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Horace Walpole once called Mary Wollstonecraft 'a hyena in petticoats.'Illustration by Hanna Barczyk

The great 18th-century feminist philosopher Mary Wollstonecraft defied orthodox thinking and behaviour throughout her short life, not least in terms of feminine dress. As her biographer Charlotte Gordon writes, she “refused to twist her hair into ringlets, paint her cheeks with rouge, or wear a frilly gown.”

She did wear dresses, just sombre ones. Horace Walpole once called her “a hyena in petticoats,” which tells you that she got under ol' Horace’s wig with her radical notions of female emancipation. So what would Wollstonecraft think of the new statue erected in her honour in London, which depicts a naked female figure rising out of a metallic cloud, very near the school for girls she founded more than two centuries ago?

We will never know; Wollstonecraft’s bones rest next to her daughter Mary Shelley’s in the south of England. But her feminist followers have made it clear they are not happy with this idealized, unclothed woman who looks like she’s getting into the shower after a Peleton class. Would a famous man be honoured with his private bits out, asked Rhiannon Lucy Cosslett in the Guardian. Or, as Caitlin Moran put it, "I just KNOW the streets will soon be full of statues depicting John Locke’s shiny testicles, Nelson Mandela’s proud penis, and Descartes' adorable arse.''

Maggi Hambling, who created the statue, has fired back at the criticism, saying that the sculpture is not meant to be a literal representation of the author of A Vindication of the Rights of Woman. The dedication on the plinth, she told the BBC, clearly explains that the sculpture is “'for' Mary Wollstonecraft, it’s not ‘of’ Mary Wollstonecraft. Clothes define people and restrict people, they restrict people’s reaction. She’s naked and she’s every woman.”

Should she be an everywoman, though? For centuries, the only time women saw themselves represented in public spaces, it was as some amorphous representation of a classical ideal. Justice. Liberty. Motherhood. Suffering. Not as – let’s say – an individual who survived an abusive childhood, founded a girls' school, had one baby out of wedlock, gave birth to another who became a great novelist, and defied all criticism and convention to write one of the defining philosophical texts of the modern age. I’d like to see a sculpture of that woman!

These are the arguments we will be having more in the future, as the number of public statues of women grows from “visible only with an electron microscope” to “merely tiny.” In London, where the campaign for Wollstonecraft’s statue took 10 years and roughly $250,000 of donors' cash, only one in 10 statues represents a non-royal woman. I have not been able to find a comparable figure for Toronto, where I live, but I can argue with some confidence that there are more statues of dogs than famous women. At least with dogs you don’t have to worry if they’ll be wearing a dress or pants.

Or, indeed, any of the other tricky issues that arise with public sculptures. We are moving through an era where we’re finally pulling down metal dudes in frock coats who were valorized for their ability to make money buying and selling human lives, or for going to war to preserve that tradition. This is a very good thing. But what replaces those sculptures? Who decides on the new memorials, and who makes them, and where should they go? Are they shiny and blank-eyed everywomen, or tired and creased old warriors of justice – perhaps not as pretty, but certainly more real?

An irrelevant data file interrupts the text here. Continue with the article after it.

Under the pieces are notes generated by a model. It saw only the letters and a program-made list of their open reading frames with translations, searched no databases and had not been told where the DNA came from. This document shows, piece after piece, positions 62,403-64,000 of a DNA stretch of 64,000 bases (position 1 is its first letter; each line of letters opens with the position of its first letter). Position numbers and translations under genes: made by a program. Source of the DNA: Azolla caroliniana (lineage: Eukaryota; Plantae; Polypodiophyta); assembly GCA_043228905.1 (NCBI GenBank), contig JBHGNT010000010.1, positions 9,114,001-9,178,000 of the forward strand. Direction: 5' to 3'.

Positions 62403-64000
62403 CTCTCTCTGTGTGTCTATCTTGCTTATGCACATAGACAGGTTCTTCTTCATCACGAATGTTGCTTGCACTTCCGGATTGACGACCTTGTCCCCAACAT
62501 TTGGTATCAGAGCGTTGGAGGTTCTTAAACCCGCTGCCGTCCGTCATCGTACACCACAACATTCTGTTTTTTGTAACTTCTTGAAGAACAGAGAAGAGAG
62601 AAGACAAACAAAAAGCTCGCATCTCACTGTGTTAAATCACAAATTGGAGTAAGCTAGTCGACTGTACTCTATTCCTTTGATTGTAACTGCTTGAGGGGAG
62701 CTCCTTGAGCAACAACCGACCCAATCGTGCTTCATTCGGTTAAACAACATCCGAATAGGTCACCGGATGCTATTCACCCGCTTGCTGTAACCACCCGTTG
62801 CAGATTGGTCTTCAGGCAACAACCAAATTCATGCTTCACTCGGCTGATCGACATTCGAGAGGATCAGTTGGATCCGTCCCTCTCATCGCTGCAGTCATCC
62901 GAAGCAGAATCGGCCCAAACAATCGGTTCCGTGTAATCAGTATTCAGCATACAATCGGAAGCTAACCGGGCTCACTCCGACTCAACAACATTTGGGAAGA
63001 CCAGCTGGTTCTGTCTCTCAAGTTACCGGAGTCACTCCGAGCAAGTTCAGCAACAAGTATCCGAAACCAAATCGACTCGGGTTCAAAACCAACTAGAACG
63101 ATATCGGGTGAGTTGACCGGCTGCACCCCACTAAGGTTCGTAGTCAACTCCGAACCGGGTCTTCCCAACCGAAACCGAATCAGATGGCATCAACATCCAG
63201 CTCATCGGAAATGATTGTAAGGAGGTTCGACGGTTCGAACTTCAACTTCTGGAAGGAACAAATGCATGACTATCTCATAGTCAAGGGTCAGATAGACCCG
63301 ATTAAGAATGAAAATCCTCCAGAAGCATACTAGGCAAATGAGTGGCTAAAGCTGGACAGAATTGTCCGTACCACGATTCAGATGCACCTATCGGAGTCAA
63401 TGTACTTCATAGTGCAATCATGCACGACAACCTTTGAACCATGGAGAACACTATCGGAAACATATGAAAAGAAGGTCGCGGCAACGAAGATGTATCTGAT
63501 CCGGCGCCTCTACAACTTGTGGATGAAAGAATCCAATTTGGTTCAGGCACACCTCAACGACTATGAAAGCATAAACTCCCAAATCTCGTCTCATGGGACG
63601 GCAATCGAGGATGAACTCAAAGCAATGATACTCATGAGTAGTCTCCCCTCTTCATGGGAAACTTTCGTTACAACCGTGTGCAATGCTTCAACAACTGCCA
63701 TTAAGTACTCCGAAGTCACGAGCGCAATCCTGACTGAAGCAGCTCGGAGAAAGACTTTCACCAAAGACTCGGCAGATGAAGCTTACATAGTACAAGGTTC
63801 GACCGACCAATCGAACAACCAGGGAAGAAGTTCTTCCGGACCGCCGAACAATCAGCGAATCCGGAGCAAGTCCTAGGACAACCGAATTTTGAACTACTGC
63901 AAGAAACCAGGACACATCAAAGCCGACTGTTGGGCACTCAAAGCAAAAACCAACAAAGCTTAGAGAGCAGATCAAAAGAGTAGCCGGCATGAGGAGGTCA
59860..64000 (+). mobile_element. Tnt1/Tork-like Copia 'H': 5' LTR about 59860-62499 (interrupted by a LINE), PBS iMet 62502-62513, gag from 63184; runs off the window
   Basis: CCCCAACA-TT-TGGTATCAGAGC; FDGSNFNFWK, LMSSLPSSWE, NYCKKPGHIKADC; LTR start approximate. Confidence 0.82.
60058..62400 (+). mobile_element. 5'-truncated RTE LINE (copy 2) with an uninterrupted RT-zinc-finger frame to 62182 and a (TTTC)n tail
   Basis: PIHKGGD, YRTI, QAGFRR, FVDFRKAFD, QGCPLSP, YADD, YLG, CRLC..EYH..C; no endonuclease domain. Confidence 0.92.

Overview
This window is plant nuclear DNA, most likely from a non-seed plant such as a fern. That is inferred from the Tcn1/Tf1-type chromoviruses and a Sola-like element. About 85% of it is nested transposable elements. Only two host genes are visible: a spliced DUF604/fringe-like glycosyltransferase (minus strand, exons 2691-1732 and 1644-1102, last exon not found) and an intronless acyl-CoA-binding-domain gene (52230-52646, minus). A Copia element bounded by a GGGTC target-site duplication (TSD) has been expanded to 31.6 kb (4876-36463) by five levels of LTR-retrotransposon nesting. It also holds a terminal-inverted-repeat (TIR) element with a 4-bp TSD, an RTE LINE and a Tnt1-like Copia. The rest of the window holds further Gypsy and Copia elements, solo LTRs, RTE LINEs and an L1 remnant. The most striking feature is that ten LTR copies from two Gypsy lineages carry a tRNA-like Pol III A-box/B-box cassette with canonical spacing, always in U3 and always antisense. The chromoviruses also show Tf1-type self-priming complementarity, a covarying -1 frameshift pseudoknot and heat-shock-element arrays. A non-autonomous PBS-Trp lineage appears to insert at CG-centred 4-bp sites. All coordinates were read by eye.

In New York, these battles are happening right now, and they’re fascinating. Two recent “feminist” public statues were criticized for failing to live up to expectations. Fearless Girl, the pigtailed youngster who stood up to the charging metal bull on Wall Street, turned out to be a corporate stunt created by a financial services firm that later settled a federal lawsuit for underpaying its female employees. More recently, a statue of Medusa carrying the head of Perseus (thus inverting the myth and the famous Cellini statue) was installed near the courthouse where Harvey Weinstein was found guilty of rape earlier his year. That sculpture was criticized for being too Eurocentric, too conventionally beautiful, too focused in the male gaze.

At least New York is trying. Through its She Built NYC campaign, it’s in the process of developing seven public monuments to women who have been vital to the city’s development (less than 5 per cent of New York’s historic sculptures are devoted to women).

Why can’t Canada undertake the same effort? Our public acknowledgement of the women who built our history is dismal, with some notable exceptions. Last month, for example, the city of Cobourg on Lake Ontario unveiled a bronze statue of Fern Blodgett Sunde. You’re probably saying “Huh? Who?” and that’s part of the problem.

Ms. Sunde was the first woman to receive a wireless operator’s licence in Canada, and she was a valiant radio operator during the Second World War. Neither the British nor Canadian navies would have her, so she enlisted on a Norwegian merchant ship, where she helped keep the Atlantic supply lines safe through her communications duties. (She also later married the captain of her ship. I can only hope a biopic is in the works.)

The statue of Ms. Sunde, created by Tyler Fauvelle, depicts her in typical work gear she would have worn on the ship, her headphones around her neck, the sea breeze lifting her hair. She looks like a normal, heroic woman. How ordinary, and how radical. More of that, please.

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